Even though the Productivity Commission report on executive remuneration made no recommendations on clawback, the Australian government’s 16 April 2010 response to the Productivity Commission’s recommendations included a commitment to release a discussion paper exploring the ‘clawback’ of bonuses paid to directors and executives where the company’s financial statements are materially misstated. According to the government, clawback has the potential to assist shareholders recover overpaid bonuses from directors and executives, to simplify the process for shareholders to pursue bonus overpayment and to “… hold directors and executives more directly accountable to the determination of their own remuneration.”
The 21 August federal election has at least delayed the release of the discussion paper, but clawback will remain a topical issue.
The inclusion in the US Dodd-Frank bill in July of mandatory clawback provisions for any US-listed company that materially restates its financial statements provides further impetus in favour of clawback. Under the US Dodd-Frank bill, clawback will apply to incentive-based compensation (including stock options) paid during the three-year period preceding the restatement, and the recovery would be the amount in excess of what otherwise would have been paid to the officer. This expands the clawback provision contained in the US Sarbanes-Oxley Act of 2002, which applies only to compensation received by the CEO and CFO and then only during the 12-month period following the first issuance of the restatement and only if the restatement resulted from misconduct.
Notable but not necessarily model aspects of the US clawback provisions are that they are mandatory, they apply automatically irrespective of fault and with no board discretion in the event of a re-statement of financial statements for any reason, they apply for 3 years prior to the restatement, and they define the amount to be recovered.
Even if clawback in the event of restatement of financial accounts is legislated, companies may want to consider the voluntary introduction of broader arrangements that will allow the board to exercise its discretion to protect shareholders in a range of circumstances. These will need to be built in to executive contracts as well as the terms and conditions of incentive plans, with provision for arbitration to resolve disputes.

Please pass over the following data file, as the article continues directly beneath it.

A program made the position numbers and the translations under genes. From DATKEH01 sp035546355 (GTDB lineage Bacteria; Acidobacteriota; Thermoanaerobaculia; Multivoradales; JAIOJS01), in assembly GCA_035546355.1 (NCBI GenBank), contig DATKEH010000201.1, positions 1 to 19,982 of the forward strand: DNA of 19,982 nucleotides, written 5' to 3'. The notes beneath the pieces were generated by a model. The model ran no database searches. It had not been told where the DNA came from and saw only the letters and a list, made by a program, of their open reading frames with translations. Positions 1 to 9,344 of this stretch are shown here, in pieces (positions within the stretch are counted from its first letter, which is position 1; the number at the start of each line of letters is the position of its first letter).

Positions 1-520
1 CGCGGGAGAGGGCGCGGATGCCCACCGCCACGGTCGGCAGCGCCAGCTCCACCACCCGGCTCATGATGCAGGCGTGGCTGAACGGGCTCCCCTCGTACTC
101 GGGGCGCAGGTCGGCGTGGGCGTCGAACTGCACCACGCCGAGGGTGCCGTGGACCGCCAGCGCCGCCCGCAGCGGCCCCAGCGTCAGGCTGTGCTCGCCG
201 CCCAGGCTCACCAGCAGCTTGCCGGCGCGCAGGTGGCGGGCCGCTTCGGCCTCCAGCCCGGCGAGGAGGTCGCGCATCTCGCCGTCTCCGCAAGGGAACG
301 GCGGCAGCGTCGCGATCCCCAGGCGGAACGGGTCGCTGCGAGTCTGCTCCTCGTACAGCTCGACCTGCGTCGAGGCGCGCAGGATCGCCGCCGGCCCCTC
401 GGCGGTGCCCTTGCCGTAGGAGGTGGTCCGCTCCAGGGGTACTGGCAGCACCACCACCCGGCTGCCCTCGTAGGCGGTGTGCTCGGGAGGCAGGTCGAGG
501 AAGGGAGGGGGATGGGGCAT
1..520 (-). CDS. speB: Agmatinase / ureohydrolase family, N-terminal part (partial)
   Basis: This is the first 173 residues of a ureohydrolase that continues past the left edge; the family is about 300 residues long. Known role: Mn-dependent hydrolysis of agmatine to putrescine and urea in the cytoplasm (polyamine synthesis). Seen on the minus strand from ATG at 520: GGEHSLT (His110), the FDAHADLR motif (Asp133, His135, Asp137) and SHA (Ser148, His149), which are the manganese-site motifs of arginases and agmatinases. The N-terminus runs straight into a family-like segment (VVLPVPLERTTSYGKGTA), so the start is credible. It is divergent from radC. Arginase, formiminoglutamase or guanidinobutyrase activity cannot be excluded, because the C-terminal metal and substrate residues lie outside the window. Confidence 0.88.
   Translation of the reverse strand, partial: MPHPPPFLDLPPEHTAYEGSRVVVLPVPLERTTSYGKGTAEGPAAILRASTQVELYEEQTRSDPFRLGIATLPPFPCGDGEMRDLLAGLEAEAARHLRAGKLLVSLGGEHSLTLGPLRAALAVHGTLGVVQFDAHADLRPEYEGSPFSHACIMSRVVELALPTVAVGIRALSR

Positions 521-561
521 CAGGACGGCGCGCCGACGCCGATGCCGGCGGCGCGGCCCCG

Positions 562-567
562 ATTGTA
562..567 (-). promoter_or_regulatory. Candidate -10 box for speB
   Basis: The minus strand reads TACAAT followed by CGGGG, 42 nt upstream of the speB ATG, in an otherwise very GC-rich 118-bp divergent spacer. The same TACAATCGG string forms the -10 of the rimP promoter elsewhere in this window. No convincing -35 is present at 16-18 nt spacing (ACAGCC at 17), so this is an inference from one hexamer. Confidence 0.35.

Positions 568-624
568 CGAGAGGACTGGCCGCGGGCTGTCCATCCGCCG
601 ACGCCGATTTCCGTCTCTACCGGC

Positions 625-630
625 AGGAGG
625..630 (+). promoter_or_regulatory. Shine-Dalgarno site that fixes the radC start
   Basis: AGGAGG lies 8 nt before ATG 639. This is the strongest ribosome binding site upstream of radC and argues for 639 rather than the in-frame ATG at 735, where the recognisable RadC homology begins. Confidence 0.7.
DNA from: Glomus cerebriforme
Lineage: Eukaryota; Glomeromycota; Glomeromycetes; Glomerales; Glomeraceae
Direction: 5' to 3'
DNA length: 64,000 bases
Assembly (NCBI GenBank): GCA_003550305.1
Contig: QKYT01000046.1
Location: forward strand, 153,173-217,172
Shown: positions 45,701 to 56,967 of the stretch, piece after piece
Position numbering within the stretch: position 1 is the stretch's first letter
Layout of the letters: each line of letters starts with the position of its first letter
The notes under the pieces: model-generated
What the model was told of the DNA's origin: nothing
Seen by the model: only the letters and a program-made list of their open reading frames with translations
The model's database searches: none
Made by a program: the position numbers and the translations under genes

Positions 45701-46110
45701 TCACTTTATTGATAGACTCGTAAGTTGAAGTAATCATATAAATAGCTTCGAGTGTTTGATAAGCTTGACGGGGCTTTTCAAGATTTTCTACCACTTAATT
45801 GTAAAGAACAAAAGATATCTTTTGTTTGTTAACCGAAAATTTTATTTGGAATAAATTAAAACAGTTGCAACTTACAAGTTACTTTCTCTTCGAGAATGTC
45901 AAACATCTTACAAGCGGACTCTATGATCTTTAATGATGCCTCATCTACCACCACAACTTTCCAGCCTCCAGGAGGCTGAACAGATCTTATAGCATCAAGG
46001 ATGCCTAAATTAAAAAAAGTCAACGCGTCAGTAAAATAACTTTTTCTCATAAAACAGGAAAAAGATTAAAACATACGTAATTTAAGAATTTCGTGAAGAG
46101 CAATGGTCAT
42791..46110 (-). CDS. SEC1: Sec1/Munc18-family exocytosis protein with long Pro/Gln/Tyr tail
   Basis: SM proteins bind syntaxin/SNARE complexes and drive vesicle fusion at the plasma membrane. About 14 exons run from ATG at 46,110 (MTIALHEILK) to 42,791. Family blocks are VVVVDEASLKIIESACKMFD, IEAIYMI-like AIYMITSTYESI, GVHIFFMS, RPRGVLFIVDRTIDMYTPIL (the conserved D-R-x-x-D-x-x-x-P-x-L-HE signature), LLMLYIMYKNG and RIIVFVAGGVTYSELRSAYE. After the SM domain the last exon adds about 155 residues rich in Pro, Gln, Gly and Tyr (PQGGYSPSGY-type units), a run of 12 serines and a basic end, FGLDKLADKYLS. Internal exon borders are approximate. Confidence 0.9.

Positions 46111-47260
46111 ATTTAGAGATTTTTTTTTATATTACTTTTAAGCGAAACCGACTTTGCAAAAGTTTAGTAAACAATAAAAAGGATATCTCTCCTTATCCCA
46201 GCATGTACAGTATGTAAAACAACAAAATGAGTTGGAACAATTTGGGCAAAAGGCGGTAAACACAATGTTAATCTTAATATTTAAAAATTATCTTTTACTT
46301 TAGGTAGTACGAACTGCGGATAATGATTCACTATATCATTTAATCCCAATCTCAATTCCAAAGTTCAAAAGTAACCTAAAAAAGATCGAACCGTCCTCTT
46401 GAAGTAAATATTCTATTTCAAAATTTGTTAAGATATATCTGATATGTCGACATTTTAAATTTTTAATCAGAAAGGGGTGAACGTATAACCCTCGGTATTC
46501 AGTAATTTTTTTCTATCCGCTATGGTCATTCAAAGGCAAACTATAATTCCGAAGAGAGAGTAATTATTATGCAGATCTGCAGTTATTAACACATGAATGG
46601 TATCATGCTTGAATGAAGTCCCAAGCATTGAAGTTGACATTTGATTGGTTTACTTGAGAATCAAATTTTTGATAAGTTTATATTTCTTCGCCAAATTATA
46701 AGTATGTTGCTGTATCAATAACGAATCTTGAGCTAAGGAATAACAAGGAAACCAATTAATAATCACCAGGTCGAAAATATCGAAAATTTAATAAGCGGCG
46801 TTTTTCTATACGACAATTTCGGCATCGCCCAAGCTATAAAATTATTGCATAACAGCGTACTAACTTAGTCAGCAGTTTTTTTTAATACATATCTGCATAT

At best, clawback offers a remedy once a problem exists; preventing problems is a preferable and more effective approach. This requires the development of remuneration policies and practices that are specifically tailored for the circumstances of each company and that support a high performance and high integrity culture. The basic elements that need to be considered include:
– The right mix of fixed and at-risk remuneration
– An appropriate balance between short and long-term incentives
– Performance measures that reflect the drivers of company success and shareholder value
– Risk management through deferral of incentive payments after the initial performance testing so that if the performance on which they are based is validated after a reasonable time
– Long term incentives with timeframes and performance measures that ensure rewards are based on relevant performance.
This framework for good pay structures is not new, but has received greater attention in the wake of the GFC. The government stated that its clawback proposal is consistent with APRA’s Prudential Practice Guide PPG 511 recommendations in favour of deferral of rewards with adjustment for subsequent performance, but has ignored APRA’s and the Productivity Commission’s preference for the removal of cessation of employment as a tax trigger under employee share plans, which would greatly facilitate effective risk management.© Guerdon Associates 2024 Back to all articles